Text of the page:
Getting a job after college can be tricky

Brenna McNamara

Here’s what some students are doing to overcome the post-college job hunting struggle

Remember those carefree first-grade years when the road to a career stretched so far ahead it seemed out of sight?

Well, that monumental college graduation day has begun bobbing its head on the horizon for some. There are those who embrace it, and there are those who are not ready to land in the real world quite yet.

And some of these people — whether to advance their careers, expand their minds or “avoid the inevitable” — decide to take a detour to graduate school.

Smyth Ransom, who is working toward his general studies master’s, said he knew he always wanted to get a master’s degree and eventually become a professor, but he didn’t know in what area. When he couldn’t find a job with his philosophy major, he decided to go for a master of general studies degree that would give him a well-rounded education and the chance to score a better job.

“Research shows more education means more income,” he said.

Mike Valentine has been working part time on his masters of business administration for about four years while holding a full-time career.

“With my bachelor, I can get entry-level or mid-level jobs like mine now, but with the masters, I can get administration jobs.”

Income is certainly not the only reason why students attend graduate school.

Mark Bartholet graduated with a baccalaureate degree in integrated mathematics, taught at the high school level and decided he was miserable.

Like Ransom, Bartholet had plans to get some sort of master’s degree. He toyed around with the idea of a master’s in education, but then realized he did not want to teach.

Since then, he has taken both chemistry and physics classes at Kent State as well as a religious studies class at John Carroll University, until deciding what he wanted to do.

“I was planning on going for a chemical engineering master, but I changed my mind two weeks ago to religious studies,” he said. “It’s a useful degree that’s not useful.”

Steve Woodward had no problem deciding he wanted to study geology, although he had no intention of going to graduate school.

After he graduated with a bachelor’s in geology, he could not find a job and, by chance, was offered an assistantship in the geology department at Kent State.

“I have to re-learn material because I have to teach it to the undergrads,” said Woodward, who has pretended to be a student, talking to kids and sitting outside the classroom with an iPod before the first class.

“I just looked like a really old undergrad,” he said. “They were all so confused when I got up and started teaching.”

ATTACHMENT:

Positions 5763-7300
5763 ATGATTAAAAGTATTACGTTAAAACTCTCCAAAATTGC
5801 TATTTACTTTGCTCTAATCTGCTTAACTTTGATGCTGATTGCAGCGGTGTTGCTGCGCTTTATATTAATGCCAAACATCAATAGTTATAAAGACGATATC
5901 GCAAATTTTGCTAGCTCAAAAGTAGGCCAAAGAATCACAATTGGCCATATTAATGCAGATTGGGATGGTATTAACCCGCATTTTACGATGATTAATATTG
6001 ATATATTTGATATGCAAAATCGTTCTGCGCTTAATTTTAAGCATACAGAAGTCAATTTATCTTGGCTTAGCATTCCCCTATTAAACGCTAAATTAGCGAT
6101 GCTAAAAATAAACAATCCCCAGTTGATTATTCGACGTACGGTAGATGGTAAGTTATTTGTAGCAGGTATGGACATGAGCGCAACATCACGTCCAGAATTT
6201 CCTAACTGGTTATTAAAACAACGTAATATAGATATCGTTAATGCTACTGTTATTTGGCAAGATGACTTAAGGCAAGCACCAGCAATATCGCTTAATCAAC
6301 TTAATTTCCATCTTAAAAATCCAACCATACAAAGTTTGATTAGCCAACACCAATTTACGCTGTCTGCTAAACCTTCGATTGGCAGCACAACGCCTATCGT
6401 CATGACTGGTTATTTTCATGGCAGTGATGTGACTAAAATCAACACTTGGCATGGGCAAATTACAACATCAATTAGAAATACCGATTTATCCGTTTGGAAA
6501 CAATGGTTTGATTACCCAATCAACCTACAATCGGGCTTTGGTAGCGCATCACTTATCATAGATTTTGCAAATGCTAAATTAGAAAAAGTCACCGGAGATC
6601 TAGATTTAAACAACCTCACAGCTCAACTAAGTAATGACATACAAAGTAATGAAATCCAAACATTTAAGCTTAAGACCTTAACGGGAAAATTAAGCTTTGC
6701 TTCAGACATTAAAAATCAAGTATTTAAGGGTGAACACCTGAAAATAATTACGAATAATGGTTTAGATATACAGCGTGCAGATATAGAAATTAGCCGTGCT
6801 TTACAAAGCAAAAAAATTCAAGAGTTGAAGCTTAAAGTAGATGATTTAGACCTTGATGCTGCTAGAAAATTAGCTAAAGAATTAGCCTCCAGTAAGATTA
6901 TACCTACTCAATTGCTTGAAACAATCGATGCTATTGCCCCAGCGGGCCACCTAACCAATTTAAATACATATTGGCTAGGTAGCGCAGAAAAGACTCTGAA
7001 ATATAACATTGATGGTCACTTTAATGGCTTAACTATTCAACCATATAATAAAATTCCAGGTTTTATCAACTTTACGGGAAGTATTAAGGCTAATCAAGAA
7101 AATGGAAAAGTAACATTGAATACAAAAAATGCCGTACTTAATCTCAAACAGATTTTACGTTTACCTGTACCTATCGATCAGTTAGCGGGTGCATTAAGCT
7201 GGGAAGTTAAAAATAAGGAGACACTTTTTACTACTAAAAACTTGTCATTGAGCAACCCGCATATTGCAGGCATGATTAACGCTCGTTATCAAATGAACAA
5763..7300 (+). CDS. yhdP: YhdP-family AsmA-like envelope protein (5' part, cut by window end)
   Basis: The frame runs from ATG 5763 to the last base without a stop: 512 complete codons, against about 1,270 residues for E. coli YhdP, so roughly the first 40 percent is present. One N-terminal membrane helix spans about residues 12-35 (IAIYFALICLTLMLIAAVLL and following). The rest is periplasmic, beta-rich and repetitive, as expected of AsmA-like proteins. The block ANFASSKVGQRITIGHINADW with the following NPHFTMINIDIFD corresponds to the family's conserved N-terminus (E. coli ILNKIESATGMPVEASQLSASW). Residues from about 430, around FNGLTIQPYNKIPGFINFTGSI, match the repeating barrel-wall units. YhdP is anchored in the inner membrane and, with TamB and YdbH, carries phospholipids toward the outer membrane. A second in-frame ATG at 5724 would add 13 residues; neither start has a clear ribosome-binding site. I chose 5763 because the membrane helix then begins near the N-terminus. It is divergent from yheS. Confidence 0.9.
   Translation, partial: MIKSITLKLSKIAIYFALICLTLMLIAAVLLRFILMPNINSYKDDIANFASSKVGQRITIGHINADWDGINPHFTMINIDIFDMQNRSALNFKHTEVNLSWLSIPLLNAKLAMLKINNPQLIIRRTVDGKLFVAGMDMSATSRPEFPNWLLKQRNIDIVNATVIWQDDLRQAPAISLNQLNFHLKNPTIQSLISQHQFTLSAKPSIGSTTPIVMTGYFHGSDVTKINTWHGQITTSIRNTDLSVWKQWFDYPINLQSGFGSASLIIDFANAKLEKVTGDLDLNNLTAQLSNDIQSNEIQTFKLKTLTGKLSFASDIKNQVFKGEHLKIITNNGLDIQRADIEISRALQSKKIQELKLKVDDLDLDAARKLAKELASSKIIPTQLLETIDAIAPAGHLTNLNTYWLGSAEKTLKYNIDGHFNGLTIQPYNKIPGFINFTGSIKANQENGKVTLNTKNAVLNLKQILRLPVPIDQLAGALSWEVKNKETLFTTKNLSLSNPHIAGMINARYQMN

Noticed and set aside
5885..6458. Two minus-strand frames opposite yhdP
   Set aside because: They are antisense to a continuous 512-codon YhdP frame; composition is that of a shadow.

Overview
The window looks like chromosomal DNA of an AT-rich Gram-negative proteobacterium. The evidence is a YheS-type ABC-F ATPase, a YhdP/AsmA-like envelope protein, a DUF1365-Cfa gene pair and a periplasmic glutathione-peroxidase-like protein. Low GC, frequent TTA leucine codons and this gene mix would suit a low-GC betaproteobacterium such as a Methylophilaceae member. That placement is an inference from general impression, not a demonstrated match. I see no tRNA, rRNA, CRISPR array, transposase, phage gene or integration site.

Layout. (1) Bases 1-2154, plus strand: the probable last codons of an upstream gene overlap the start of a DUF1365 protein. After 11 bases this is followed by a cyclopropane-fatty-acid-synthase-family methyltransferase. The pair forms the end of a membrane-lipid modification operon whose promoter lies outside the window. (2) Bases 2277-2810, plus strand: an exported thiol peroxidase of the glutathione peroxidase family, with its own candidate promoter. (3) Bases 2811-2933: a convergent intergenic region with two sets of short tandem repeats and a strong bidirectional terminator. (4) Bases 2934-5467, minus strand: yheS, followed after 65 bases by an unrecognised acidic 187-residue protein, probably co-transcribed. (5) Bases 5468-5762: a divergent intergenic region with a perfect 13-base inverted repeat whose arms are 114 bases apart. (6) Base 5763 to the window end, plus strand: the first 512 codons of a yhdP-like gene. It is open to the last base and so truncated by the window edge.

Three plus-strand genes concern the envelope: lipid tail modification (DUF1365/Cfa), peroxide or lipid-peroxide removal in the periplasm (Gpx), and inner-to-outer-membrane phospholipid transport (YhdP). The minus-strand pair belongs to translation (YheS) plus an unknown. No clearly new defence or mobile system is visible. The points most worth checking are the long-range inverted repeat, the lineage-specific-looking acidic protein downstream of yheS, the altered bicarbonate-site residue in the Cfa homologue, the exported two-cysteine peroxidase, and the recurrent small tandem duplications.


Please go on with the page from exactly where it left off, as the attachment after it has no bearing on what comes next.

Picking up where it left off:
Many master’s graduate students are offered these assistantships.

Sarah Rilling, interim graduate studies coordinator of the English department, described how assistantships work.

“They get a stipend, which is small amount of money that is like a salary. They’re also given a tuition waiver. For example, our graduate master’s candidates only get $800 per month,” she said, adding that they may or may not be able to eat on the small stipend.

Although Woodward is in his second year of the program, the program requires him to complete a thesis and get it published.

The thesis may be time consuming, but he believes post-graduate education is hardly an agonizing process because he knows the system and the professors.

“They respect your abilities more on the graduate level. They don’t sweat the small things,” he said of the professors who are more likely to give a general timeline for assignments, rather than a strict deadline.

Valentine said the professors treat the students as equals, rather than kids. He also said his experience working a career before going to get a master’s helped him to understand the real world concepts the professors try to convey.

“Some people who come straight from getting their bachelor’s seem to lack these real world concepts,” he said.

The real world does become reality quickly, and graduate school serves as a waiting room for many.

“How many weddings did you go to this summer?” Bartholet asked, redundantly. “I went to five. A lot of my friends who got their bachelor’s waited about two years then got married.”

Some are hardly ready for that.

Rilling said from her experience, most students do have a sense of purpose even though they may come to graduate school out of fear of diving into the real world.

“They think, ‘Oh wow, I’m not going to be a student anymore,’ or think, ‘What am I going to do with this degree?’ and come here,” she said.

“I enjoy living life with friends” Bartholet said. “I don’t look forward to a wife and a house and kids right now. I enjoy the freedom that this lifestyle lets me have.”

Contact features reporter Brenna McNamara at [email protected].